Saturday, March 7, 2009

Politics as Ethics, Unemployment, and the Republicans' Hair-brained Scheme

First, let me say what a relief it is to be through midterms. It has been tough so far this semester getting back into the swing of school, classes, and papers, but I think that I am going to make it. Either that, or I am going to flame out in such an amazing way, that they will see it from space.

So, in talking to folks recently, I have had two requests. First, try to post with a little more regularity. I hinted at how I intend to do that a week or so ago. When classes come back be expecting heavily edited versions of papers and writing assignments to be going up here. The number of posts that go up is totally dependent on the time that I feel like I have to dedicate to the site. Second, I have been asked/told to check my spelling a little more thoroughly. I will be up front here: I will do what I can with spelling. I will try and catch as many misspelled words as possible. It is embarrassing to me and undermines what little credibility that I may have with you, the reader. However, I will tell you up front that from time to time I will misspell words. It is going to happen, particularly on posts that go up in a hurry. If you see something that is particularly pernicious, let me know and I will edit and fix it. But spelling is simply not my strong suit.

Recently, I have been asked why it is that I focus so much on politics here. I can assure you that it was not my intention to focus as much as I have when I got started with the site. I knew that it was going to play a part, but I had no idea how much of a part. I had intended, and still do, to include much more culture as well as theology and commentary on the state of the church and religion. And those things will come.

But the truth is that I see many of the things that are going on in the political world right now to be issues of great moral and ethical import. I guess I bought the line from Sojourners, and others, that the budget of the nation is, at its core, a moral document that reveals the priorities of a nation.

Right now, this is the snapshot of our priorities that our budget offers us:

What you are seeing is a pie chart of the federal budget. That large red chunk at the top is the proportion of the federal budget that goes to the Pentagon. That little 15% part is the part that a panel of career military experts agreed was waste in the Pentagon's budget. To see where I got this chart, and to learn more about its contents, visit the good people over at True Majority.

So, for a person like me, who sees the budget as a moral document that reveals what the true priorities of out country are, this is an exciting time. Not only are we having a transfer of power from one ideology to a very different ideology, but this transition is happening in the context of great financial and economic unrest and instability, causing the differences between these two ideologies to be seen that much clearer.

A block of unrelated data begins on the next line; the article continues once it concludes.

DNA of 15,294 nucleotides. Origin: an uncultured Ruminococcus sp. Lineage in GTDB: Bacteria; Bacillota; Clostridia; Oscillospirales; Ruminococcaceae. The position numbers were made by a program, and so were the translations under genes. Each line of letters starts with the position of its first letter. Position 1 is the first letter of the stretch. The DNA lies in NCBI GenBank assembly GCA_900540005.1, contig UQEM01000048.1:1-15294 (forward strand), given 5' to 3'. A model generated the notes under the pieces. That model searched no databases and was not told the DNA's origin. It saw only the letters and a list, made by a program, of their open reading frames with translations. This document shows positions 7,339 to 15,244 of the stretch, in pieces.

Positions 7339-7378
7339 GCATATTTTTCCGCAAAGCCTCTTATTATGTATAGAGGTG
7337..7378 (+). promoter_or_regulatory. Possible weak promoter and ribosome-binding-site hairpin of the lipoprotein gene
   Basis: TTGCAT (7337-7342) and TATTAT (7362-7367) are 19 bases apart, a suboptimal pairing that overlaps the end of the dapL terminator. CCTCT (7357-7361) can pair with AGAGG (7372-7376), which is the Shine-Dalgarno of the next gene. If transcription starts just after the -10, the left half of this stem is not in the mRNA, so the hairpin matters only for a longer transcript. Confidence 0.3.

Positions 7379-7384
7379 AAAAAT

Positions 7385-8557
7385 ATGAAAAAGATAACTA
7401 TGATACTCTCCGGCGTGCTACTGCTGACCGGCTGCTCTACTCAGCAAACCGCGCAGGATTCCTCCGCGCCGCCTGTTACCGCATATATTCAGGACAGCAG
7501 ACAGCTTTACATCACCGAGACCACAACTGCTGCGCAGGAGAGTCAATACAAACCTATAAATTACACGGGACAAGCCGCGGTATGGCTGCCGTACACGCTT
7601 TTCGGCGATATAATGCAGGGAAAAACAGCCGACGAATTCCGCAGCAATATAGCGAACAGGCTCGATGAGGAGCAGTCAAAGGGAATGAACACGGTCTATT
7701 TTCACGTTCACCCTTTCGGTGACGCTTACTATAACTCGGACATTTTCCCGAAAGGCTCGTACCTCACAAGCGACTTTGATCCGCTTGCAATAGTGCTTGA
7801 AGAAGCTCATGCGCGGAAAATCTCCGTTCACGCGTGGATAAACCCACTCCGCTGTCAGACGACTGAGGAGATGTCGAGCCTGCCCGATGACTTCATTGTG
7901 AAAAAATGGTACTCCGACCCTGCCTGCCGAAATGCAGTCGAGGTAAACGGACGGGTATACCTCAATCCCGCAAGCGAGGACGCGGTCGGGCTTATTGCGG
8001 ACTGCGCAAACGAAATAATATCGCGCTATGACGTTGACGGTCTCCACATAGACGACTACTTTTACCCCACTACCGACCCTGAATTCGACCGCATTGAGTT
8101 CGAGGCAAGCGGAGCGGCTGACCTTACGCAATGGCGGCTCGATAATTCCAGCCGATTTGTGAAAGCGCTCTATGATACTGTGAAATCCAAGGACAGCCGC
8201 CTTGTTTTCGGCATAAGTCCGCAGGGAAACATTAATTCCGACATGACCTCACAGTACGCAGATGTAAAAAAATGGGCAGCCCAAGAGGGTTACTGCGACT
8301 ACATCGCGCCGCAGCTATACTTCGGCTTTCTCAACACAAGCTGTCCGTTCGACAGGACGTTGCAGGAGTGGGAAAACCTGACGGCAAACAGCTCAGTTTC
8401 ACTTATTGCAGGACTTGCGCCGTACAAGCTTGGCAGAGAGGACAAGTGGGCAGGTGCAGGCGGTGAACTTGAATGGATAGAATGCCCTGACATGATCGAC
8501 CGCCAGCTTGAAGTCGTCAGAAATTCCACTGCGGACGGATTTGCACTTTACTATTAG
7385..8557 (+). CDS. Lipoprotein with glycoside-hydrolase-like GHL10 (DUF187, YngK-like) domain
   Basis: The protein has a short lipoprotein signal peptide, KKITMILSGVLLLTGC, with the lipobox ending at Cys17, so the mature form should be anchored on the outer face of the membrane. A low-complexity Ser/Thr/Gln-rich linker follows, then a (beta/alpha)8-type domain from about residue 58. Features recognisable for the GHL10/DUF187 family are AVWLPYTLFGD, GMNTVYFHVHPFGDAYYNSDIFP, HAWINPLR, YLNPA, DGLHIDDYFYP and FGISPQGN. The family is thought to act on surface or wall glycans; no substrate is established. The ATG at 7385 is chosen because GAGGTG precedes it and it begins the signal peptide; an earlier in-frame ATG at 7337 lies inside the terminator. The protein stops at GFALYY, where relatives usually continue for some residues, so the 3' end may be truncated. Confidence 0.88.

The big news Friday were the February job loss numbers. 651,000 more jobs slipped into the ether in February, driving unemployment up to around 8.1% or, to but it another way, the highest it has been in 25 years. Unemployment is now the worst that it has been in my life! This would be bad enough, but as the guys over at NPR's Planet Money point out, the real number is significantly higher, closer to 15 or 16% when you include the underemployed and the folks that have just quite looking for work. And when you stop to think that in just a few short months we will be releasing an entire year of recent high-school and college graduates into the job market, I have the feeling that this number will spike again. We are now in a vicious cycle that will not be broken unless there is dramatic change.


Speaking of, the Republicans seem to have settled on a strategy of opposing President Obama and the Democratic agenda. Yes, ladies and gentlemen, they are proposing a SPENDING FREEZE. Yes, you read that right, the leadership of the party recently in power is calling for the federal government to freeze all spending. There are about 8 million things to say in response to this, but I am going to keep my mouth shut and let Rachel Maddow do the talking, with the lovely Ana Marie Cox offering a great, although slightly poorly pulled off, metaphor.

Now, for the record, I am going to agree with the one that has her Doctorate from Oxford University (the one in England), and not the guys that are trying to reinstate the policies of the President and Party that lead this country by the nose into the Great Depression. And to my mind, at least Culberson should know better. He has a history degree from SMU.

Wow, just and simply wow.

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